Respiratory protective equipment

Respiratory protective equipment in demolition overview

Respiratory protective equipment (RPE) can be subdivided into two categories-respirators (or face masks), which filter and clean the air, and breathing apparatus, which supplies breathable air. Respirators should not be worn in air which is dangerous to health, including oxygen-deficient atmospheres. They are available in several different forms but the common ones are:

  • filtering half-mask often called disposable respirator – made of the filtering material. It covers the nose and mouth and removes respirable size dust particles. It is normally replaced after 8-10 hours of use. It offers protection against some vapours and gases.
  • half-mask respirator – made of rubber or plastic and covering the nose and mouth. Air is drawn through a replaceable filter cartridge. It can be used for vapours, gasses or dust but it is very important that the correct filter is used (a dust filter will not filter vapours) 
  • full-face mask respirator – similar to the half-mask type covers the eyes with a visor
  • powered respirator –  a battery-operated fan delivering air through a filter to the face mask, hood, helmet or visor 
  • self-contained breathing apparatus – where air is supplied from compressed air in a cylinder and forms a completely sealed system
  • fresh air hose apparatus –  fresh air is delivered through a hose to a sealed face mask from an uncontaminated source. The air may be delivered by the wearer, by natural breathing or mechanically by a fan
respiratory protective equipment total demolition

The selection of appropriate RPE and correct filters for particular hazardous substances is best done by a competent specialist person. There are several important technical standards which must be considerd during the selection process. RPE must either be CE marked or HSE approved. HSE approval ceased in 1995 but such approved equipment may still be used. Other standards include the minimum protection factor (APF). The CE mark does not indicate that the equipment is suitable for a particular hazard. The following information will be needed before a selection of suitable RPE can be made:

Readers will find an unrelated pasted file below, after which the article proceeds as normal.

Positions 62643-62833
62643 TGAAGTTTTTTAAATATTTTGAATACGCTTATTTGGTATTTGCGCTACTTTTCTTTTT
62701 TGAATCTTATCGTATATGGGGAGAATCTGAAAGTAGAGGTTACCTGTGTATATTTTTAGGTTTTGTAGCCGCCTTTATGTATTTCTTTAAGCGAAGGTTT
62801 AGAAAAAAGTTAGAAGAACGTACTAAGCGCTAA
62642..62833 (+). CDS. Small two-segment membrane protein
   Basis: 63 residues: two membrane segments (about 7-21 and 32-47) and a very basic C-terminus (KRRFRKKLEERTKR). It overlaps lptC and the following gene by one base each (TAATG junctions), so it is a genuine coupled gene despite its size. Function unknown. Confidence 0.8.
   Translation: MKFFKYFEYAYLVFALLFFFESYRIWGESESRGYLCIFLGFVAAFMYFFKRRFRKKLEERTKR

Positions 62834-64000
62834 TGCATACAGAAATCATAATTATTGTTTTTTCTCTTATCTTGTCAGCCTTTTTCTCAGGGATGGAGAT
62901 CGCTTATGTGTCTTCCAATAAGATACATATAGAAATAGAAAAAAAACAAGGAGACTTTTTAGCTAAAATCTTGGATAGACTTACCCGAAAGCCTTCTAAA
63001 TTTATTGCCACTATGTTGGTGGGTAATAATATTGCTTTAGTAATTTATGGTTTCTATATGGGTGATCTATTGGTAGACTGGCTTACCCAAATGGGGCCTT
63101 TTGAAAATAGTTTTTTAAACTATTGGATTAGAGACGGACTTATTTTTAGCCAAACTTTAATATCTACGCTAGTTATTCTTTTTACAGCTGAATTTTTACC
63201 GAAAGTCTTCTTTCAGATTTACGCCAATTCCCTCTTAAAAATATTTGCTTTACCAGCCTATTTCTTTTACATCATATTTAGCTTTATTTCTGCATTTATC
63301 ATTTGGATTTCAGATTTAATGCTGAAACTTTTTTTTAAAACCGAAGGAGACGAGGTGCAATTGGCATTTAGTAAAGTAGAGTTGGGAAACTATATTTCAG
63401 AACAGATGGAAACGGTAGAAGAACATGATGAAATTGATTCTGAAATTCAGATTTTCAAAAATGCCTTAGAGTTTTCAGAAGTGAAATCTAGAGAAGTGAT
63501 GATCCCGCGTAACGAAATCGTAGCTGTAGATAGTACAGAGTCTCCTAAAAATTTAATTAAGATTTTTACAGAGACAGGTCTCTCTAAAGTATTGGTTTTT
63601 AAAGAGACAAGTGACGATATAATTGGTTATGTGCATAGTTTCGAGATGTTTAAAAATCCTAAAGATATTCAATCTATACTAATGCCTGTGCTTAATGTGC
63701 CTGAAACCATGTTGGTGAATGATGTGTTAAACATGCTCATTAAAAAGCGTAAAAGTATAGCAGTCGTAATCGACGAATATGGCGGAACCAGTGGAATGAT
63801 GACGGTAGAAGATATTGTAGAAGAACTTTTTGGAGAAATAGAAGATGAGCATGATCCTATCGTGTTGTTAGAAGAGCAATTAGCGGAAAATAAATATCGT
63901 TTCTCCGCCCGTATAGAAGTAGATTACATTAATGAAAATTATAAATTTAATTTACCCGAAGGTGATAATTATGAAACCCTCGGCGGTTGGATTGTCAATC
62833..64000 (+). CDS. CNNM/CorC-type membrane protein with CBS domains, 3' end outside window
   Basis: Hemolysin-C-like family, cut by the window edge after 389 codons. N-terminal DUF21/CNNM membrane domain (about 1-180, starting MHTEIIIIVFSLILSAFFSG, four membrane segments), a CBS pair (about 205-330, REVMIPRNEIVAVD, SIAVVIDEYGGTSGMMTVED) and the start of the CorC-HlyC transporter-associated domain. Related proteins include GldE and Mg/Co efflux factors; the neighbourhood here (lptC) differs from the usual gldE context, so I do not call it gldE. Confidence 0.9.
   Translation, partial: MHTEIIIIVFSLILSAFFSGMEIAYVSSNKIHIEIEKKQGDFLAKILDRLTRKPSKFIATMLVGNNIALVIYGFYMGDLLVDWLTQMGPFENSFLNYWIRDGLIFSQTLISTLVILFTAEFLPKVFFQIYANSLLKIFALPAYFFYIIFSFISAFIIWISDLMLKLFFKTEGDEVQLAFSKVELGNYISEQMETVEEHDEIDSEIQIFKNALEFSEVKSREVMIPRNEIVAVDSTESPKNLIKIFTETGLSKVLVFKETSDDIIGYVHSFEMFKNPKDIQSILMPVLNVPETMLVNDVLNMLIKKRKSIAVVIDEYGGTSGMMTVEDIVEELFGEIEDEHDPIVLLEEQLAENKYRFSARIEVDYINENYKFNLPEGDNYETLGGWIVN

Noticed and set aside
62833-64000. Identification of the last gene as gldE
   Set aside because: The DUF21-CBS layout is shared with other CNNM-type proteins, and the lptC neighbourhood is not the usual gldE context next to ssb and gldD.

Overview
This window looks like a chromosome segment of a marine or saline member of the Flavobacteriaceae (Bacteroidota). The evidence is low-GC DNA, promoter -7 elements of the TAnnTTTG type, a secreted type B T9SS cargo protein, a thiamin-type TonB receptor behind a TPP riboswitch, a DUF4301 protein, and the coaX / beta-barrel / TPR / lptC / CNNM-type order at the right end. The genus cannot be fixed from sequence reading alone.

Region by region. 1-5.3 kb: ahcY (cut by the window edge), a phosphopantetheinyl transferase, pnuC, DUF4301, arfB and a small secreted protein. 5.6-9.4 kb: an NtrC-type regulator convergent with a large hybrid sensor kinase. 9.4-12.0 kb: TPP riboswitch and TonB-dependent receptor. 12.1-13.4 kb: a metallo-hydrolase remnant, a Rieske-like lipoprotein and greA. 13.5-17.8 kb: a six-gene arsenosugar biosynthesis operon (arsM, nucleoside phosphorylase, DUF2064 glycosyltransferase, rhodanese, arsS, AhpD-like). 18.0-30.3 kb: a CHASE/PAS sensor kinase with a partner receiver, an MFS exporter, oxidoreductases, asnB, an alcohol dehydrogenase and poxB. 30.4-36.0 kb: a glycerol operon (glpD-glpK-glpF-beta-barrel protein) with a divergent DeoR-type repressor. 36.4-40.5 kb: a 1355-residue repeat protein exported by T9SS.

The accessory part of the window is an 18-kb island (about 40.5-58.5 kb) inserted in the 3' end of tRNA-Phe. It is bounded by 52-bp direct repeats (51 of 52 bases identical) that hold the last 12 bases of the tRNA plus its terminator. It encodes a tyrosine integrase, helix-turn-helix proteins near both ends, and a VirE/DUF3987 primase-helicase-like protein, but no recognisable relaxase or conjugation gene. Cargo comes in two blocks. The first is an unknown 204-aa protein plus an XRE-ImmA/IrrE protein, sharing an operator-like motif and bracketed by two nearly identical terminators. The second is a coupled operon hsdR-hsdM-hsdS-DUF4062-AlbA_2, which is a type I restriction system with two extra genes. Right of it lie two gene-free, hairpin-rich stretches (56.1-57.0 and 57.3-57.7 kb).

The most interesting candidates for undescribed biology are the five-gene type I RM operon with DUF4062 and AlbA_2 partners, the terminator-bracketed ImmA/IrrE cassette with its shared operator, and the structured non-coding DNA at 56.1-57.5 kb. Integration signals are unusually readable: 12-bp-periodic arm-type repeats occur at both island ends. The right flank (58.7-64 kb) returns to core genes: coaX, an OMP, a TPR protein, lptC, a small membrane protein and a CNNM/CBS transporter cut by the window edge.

• details of the hazardous substance, in particular whether it is a gas, vapour or dust or a combination of all three
  • Presence of a beard or other facial hair which could prevent a good leak-free fit ( a simple test to see whether the fit is tight or not is to close off the air supply breath in and hold your breath. The respirator should collapse onto the face. It should then be possible to check to see if there is a leak);
  • the size and shape of the face of the wearer and physical fitness;
  • compatibility with other personal protective equipment, such as ear defenders; 
  • the nature of the work and agility and mobility required;

Respiratory filter and mask replacement

Filters and masks should be replaced at the intervals recommended by the supplier or when taste or smell is detected by the wearer. To 50% of all RPE used does not offer the wearer the level of protection assumed, usually because it was not fitted correctly.